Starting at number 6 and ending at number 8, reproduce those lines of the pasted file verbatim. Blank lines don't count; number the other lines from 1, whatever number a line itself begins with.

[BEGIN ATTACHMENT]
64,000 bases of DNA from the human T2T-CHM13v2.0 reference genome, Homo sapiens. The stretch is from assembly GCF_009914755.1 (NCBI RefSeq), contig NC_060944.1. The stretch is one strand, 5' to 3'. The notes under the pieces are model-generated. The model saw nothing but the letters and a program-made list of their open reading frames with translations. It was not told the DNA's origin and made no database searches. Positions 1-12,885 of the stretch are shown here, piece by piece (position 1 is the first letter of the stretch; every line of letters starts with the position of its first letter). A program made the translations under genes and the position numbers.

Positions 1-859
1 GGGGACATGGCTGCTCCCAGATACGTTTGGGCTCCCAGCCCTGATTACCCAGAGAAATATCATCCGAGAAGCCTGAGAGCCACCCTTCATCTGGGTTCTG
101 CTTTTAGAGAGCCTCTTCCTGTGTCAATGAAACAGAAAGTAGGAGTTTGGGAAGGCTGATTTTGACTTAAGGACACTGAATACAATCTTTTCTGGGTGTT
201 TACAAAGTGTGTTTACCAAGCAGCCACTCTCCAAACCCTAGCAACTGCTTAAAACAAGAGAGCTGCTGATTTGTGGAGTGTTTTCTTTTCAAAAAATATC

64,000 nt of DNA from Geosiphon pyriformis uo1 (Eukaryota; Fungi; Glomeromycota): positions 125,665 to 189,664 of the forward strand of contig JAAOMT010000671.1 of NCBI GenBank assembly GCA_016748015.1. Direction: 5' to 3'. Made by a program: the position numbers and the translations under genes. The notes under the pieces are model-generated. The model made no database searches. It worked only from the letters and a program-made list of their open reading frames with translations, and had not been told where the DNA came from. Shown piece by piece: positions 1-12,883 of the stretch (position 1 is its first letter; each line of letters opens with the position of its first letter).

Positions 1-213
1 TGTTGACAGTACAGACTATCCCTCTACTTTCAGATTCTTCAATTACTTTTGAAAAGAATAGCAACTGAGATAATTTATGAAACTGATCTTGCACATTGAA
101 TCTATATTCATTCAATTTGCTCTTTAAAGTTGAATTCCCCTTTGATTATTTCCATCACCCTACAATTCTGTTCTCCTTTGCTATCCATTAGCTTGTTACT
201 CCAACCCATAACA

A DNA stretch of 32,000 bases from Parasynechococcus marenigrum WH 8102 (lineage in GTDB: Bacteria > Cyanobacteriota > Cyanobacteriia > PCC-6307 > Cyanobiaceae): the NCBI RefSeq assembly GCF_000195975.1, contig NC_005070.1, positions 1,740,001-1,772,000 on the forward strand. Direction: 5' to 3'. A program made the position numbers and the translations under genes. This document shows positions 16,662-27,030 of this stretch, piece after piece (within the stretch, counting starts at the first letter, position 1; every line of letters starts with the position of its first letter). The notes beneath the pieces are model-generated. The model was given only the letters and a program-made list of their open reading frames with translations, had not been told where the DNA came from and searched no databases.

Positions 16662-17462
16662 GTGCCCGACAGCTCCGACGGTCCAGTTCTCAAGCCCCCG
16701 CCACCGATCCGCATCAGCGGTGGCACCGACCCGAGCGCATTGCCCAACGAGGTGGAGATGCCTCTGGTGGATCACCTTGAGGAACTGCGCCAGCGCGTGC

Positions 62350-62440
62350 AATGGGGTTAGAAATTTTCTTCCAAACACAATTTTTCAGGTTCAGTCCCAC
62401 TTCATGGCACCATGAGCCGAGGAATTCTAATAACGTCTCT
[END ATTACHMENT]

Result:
64,000 nt of DNA from Geosiphon pyriformis uo1 (Eukaryota; Fungi; Glomeromycota): positions 125,665 to 189,664 of the forward strand of contig JAAOMT010000671.1 of NCBI GenBank assembly GCA_016748015.1. Direction: 5' to 3'. Made by a program: the position numbers and the translations under genes. The notes under the pieces are model-generated. The model made no database searches. It worked only from the letters and a program-made list of their open reading frames with translations, and had not been told where the DNA came from. Shown piece by piece: positions 1-12,883 of the stretch (position 1 is its first letter; each line of letters opens with the position of its first letter).

Positions 1-213
1 TGTTGACAGTACAGACTATCCCTCTACTTTCAGATTCTTCAATTACTTTTGAAAAGAATAGCAACTGAGATAATTTATGAAACTGATCTTGCACATTGAA